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PepsiCo Is Leaving Behind Plastic Bottles and Soda in Its Latest Product Launch

April 22, 2019, 12:55 PM UTC
PepsiCo is launching a new "hydration platform" focusing on reusable bottles.
PepsiCo is launching a new "hydration platform" focusing on reusable bottles.
Courtesy of PepsiCo

PepsiCo is ramping up its march beyond the plastic bottle.

Today the consumer-packaged goods giant is announcing a new beverage dispenser for the food service sector—a rollout that will attempt to reduce plastic usage by prompting consumers to fill up their own reusable bottles.

“We developed it in response to existing consumer behavior—reusable bottle behavior,” says Scott Finlow, PepsiCo’s global chief marketing officer for the food service business. “That’s why we feel really good about it.”

The move, announced on Earth Day, is part of a broader push by PepsiCo to improve its carbon footprint. The company has led an industry-wide effort to reverse declines in U.S. household recycling and says 25% of its plastic packaging will come from recycled materials by 2025.

The initiatives are in response to a global consumer movement to cut plastic usage as awareness of its environmental impact has increased—especially plastics’ role in polluting the world’s oceans.

A desire for more sustainable options is not the only consumer demand PepsiCo’s dispensers attempt to answer. One thing missing from the machines, which will launch in colleges, workplaces, and hotels in June? Soda. The “hydration platform,” as PepsiCo calls it, dispenses sugar-free, carbonated water in six natural flavors. Sales of bottled water surpassed soda sales for the first time in 2016, driven by trends in health and wellness.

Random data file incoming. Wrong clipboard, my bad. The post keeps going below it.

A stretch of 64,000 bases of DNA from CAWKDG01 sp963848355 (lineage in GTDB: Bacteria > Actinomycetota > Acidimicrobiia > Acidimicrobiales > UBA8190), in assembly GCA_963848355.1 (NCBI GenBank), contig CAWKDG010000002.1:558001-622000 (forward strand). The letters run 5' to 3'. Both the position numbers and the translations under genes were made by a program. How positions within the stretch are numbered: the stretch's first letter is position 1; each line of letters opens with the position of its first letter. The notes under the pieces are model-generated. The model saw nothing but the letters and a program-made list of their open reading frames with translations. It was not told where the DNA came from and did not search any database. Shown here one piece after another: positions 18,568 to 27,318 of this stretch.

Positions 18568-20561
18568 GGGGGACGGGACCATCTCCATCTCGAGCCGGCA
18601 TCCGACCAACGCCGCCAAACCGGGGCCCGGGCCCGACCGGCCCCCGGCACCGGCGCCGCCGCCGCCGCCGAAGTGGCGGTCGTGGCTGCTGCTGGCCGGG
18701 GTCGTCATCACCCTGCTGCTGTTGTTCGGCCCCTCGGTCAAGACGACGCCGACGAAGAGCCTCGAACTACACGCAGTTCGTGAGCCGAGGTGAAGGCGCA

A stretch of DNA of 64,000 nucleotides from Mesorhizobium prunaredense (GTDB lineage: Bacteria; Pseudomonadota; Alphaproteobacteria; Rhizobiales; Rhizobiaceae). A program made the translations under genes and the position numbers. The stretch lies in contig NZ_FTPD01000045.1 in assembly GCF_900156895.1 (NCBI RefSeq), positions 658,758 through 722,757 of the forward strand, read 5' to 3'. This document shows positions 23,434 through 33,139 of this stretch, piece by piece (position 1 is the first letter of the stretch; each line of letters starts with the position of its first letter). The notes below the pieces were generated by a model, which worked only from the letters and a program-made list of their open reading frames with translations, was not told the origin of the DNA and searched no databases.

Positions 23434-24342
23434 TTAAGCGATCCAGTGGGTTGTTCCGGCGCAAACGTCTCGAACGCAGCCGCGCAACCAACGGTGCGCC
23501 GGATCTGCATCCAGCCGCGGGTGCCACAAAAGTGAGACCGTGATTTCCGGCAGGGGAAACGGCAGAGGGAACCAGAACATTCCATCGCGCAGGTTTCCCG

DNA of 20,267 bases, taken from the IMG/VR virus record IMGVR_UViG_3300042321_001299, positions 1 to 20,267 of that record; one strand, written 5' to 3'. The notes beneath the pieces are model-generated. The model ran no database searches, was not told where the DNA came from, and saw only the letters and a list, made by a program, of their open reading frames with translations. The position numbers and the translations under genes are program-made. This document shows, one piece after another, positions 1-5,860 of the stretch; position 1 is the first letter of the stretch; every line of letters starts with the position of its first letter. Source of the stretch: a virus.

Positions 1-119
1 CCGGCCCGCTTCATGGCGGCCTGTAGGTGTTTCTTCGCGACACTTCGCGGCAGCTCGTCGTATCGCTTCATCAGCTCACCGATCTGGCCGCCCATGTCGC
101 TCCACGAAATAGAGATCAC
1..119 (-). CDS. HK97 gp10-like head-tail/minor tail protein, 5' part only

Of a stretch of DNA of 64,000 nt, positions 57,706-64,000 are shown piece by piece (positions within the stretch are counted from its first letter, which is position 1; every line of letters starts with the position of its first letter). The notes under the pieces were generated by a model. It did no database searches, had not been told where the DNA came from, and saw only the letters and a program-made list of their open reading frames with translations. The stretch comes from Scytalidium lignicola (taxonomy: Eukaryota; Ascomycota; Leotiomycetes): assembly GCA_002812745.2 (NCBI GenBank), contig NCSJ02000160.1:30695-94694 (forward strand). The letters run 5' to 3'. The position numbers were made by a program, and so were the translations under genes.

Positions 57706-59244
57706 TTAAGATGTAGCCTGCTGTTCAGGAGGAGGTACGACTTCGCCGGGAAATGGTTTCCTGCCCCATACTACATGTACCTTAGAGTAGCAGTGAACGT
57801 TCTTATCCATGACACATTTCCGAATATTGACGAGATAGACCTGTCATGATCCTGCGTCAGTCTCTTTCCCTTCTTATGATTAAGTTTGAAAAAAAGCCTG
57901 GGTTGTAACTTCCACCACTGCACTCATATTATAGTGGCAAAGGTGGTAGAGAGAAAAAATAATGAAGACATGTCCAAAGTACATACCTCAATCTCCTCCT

The new dispensers will also be missing the PepsiCo name. The company is in the middle of finalizing what the dispensers will be called, but don’t expect it to include Pepsi, says Finlow. “This is a new proposition,” he explains. “We’ll create a new and distinct brand around this ecosystem.”

The dispensers will allow consumers to modify the level of carbonation, temperature, and flavor intensity (including strawberry, lemon mint, and lime), as well as track their water consumption and the number of plastic bottles they’re saving via an app. Users are given a QR code for reusable bottles so the dispenser recognizes them and their beverage preferences.

PepsiCo made a big investment in the reusable bottle world last year with its $3.2 billion acquisition of SodaStream, the at-home countertop carbonated water machine. Finlow, however, says that work on the new dispenser—targeting the workplace rather than the home—pre-dates the acquisition.